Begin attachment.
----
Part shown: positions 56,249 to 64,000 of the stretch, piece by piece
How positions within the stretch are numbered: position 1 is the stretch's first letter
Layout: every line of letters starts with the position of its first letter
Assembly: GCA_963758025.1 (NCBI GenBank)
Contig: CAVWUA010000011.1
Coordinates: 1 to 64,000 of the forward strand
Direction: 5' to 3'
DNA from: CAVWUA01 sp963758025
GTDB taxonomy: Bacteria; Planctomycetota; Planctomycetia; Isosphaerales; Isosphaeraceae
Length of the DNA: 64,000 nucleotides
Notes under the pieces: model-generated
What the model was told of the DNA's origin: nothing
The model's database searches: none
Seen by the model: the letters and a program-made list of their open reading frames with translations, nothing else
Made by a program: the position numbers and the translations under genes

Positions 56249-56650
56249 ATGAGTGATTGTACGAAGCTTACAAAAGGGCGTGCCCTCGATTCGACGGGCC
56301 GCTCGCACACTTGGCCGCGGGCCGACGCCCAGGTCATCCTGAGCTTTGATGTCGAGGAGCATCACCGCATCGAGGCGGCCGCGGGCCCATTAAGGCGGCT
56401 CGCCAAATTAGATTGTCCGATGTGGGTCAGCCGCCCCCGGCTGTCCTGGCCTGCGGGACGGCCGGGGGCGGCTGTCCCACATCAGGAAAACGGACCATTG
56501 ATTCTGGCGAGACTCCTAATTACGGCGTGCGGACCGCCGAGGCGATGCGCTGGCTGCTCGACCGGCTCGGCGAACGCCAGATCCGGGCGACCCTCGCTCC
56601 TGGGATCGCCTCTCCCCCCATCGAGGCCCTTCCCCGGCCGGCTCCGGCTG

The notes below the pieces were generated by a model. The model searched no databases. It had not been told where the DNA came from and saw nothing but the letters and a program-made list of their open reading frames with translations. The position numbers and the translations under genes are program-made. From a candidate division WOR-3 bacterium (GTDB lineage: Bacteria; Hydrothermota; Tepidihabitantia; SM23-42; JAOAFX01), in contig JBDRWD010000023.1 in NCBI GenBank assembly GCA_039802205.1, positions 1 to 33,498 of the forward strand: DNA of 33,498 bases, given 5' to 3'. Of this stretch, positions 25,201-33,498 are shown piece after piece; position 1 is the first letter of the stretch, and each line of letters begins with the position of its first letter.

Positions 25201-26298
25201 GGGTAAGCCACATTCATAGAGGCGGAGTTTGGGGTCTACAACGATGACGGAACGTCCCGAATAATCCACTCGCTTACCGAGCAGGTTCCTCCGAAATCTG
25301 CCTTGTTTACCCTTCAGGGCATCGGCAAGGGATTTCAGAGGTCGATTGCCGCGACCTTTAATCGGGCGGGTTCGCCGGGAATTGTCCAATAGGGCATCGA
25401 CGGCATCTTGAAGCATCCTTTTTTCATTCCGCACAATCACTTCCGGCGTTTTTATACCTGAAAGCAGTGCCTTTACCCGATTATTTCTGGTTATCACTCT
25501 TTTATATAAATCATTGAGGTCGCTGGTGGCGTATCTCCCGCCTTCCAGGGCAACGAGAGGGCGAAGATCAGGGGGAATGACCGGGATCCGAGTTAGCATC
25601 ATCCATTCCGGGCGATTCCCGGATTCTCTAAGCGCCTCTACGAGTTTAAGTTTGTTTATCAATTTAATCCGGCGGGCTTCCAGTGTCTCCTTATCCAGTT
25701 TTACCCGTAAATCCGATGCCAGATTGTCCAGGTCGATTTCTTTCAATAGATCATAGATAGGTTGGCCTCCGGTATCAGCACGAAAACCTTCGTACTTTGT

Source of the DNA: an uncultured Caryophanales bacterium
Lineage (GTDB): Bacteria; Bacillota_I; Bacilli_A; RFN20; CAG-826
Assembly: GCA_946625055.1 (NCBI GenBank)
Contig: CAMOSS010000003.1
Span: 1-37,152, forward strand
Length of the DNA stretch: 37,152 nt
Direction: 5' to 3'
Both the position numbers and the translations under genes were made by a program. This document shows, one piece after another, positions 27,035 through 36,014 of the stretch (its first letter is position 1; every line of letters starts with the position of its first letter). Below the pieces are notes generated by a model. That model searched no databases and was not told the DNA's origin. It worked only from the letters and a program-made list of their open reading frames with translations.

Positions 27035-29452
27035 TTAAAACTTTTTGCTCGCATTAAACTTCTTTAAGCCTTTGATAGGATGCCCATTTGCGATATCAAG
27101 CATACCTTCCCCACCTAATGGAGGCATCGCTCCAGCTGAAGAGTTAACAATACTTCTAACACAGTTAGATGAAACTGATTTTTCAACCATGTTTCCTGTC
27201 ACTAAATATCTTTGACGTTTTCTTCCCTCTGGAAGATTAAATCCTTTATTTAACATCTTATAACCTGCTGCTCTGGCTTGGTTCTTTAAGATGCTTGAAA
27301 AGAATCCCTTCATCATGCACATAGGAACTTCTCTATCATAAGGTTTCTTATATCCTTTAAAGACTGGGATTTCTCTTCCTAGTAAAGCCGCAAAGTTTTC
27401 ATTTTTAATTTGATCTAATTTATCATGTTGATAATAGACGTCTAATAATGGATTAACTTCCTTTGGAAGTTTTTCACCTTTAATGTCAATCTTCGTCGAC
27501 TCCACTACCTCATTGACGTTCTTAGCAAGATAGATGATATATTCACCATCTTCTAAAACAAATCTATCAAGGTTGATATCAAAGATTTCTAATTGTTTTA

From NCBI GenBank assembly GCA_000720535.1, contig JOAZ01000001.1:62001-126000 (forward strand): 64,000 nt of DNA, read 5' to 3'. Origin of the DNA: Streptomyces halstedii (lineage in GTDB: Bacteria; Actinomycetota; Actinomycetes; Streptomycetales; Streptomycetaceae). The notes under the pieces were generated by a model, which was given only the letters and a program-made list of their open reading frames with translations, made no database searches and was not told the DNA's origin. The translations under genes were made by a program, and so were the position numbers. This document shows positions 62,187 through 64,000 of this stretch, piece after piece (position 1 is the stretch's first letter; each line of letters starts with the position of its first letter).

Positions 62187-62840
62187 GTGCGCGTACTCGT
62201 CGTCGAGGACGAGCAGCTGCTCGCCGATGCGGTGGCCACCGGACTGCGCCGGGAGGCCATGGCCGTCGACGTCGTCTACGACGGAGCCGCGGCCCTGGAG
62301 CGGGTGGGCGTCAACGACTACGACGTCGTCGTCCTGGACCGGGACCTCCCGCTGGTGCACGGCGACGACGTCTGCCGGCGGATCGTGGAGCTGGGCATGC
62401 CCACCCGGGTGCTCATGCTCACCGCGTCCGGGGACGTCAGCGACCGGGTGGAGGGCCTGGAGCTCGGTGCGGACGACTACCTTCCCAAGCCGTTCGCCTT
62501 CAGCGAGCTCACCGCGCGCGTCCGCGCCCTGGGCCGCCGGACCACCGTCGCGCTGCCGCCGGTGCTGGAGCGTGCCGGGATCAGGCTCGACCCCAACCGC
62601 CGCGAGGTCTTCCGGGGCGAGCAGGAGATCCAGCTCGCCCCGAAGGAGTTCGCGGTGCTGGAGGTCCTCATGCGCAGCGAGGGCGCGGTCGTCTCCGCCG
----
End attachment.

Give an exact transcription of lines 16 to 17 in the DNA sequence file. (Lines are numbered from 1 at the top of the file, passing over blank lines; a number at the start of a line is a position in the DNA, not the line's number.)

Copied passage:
Positions 56249-56650
56249 ATGAGTGATTGTACGAAGCTTACAAAAGGGCGTGCCCTCGATTCGACGGGCC